6)      Resolution of Issues.  After all the necessary information is gathered, the parties will begin to decide how they want to handle the division of property and post-divorce parenting.  Usually, the parties agree on many issues, but still have some problems they can’t resolve.  There are several ways such differences are resolved in divorce cases:

  • Informal settlement discussions.  The attorneys or the parties may write letters, exchange e-mails, talk on the phone, or meet in person to resolve the issues.  This is how the vast majority of divorce settlements are reached. 
  • Mediation.  The parties and their attorneys sit down with a neutral third party who helps them identify the points of agreement and disagreement and come to a resolution.  The mediator does not make decisions; the parties retain control of the process and any agreement.   Ideally, a mediation results in a “mediated settlement agreement” which resolves all issues in the divorce.
  • Judicial hearing.  If the parties and their attorneys are not able to reach an agreement on one or more issues, then either party may request a hearing or trial in front of the judge (or in some cases, a jury).  This is a formal process where evidence is presented, witnesses testify under oath, and the judge or jury makes a decision which is binding on both parties.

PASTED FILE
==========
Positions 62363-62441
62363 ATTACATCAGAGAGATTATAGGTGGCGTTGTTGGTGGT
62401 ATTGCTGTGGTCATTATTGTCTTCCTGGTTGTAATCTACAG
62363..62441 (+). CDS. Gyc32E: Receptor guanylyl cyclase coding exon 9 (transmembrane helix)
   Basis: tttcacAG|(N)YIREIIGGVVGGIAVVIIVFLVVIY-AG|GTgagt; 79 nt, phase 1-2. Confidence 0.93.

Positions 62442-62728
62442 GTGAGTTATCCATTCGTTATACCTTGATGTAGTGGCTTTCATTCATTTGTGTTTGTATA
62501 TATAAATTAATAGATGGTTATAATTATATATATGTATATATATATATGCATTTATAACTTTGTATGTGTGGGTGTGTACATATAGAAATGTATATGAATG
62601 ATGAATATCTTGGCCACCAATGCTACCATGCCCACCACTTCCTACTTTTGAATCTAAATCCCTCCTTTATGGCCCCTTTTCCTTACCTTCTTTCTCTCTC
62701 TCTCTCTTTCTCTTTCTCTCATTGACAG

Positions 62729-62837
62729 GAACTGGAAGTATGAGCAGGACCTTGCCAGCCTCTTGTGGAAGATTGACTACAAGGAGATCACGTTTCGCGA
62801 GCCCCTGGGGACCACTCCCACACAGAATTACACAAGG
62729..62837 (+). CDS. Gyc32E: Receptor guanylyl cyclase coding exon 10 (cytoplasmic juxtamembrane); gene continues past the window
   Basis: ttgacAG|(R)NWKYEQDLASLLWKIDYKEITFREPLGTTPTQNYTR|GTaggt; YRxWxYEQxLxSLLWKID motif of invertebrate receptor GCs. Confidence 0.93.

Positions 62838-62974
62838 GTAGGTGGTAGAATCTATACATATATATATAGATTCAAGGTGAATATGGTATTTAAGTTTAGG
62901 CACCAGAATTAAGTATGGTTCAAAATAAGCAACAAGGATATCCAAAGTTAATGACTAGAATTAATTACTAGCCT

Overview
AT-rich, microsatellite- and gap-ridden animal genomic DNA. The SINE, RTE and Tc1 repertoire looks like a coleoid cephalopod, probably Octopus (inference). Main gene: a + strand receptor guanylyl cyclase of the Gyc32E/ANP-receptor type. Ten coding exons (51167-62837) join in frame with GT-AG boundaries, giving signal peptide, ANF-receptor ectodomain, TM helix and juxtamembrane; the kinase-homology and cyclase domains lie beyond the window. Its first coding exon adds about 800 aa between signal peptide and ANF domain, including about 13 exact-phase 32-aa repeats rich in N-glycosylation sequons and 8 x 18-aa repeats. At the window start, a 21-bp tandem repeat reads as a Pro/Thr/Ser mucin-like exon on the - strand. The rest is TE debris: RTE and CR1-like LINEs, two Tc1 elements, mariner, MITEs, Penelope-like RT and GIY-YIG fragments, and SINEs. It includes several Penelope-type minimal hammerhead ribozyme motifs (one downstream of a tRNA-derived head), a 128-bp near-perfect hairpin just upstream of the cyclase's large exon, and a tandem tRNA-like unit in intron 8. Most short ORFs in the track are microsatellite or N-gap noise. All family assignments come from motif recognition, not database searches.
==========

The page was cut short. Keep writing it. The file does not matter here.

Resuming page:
7)      Preparation of a Final Decree.  Most divorce cases end when the parties have finally agreed on all issues, or when the judge has ruled on the issues they could not resolve.  These agreements are written up in a document called a “decree.”  It contains many provisions that are required by statute, as well as any unique terms the parties have agreed to.  Final decrees can be very long, as they detail the parties’ rights and duties regarding the children, and the disposition of all property.

8)      Prove up.  If the Decree is agreed to without a trial, then one party still needs to appear in front of the judge to “prove up” the divorce.  A prove-up is essentially a very short trial, with one witness who confirms that the Decree contains the agreement of the parties.  The court grants the divorce, signs the decree (which then becomes the order of the court), and the divorce is final.

9)      Post-divorce matters.  After the decree is signed, there are usually some other matters to be handled.  If there is child support ordered, an account is set up with the Child Support Division of the Office of the Attorney General (OAG).  If a retirement account, such as a 401K, was divided, the parties must obtain a “Qualified Domestic Relations Order” (QDRO) to send to the plan administrator.  If there was a transfer of real estate, the deed must be filed with the county clerk.

There are many other twists and turns a divorce can take.  Sometimes restraining orders are necessary to prevent destruction of property or family violence.  Sometimes the parties may have more than one hearing to determine issues involving the children or property. In a Collaborative Divorce, the information-gathering and issue-resolution steps look very different.  But these are the basic legal steps required to get divorced in Texas.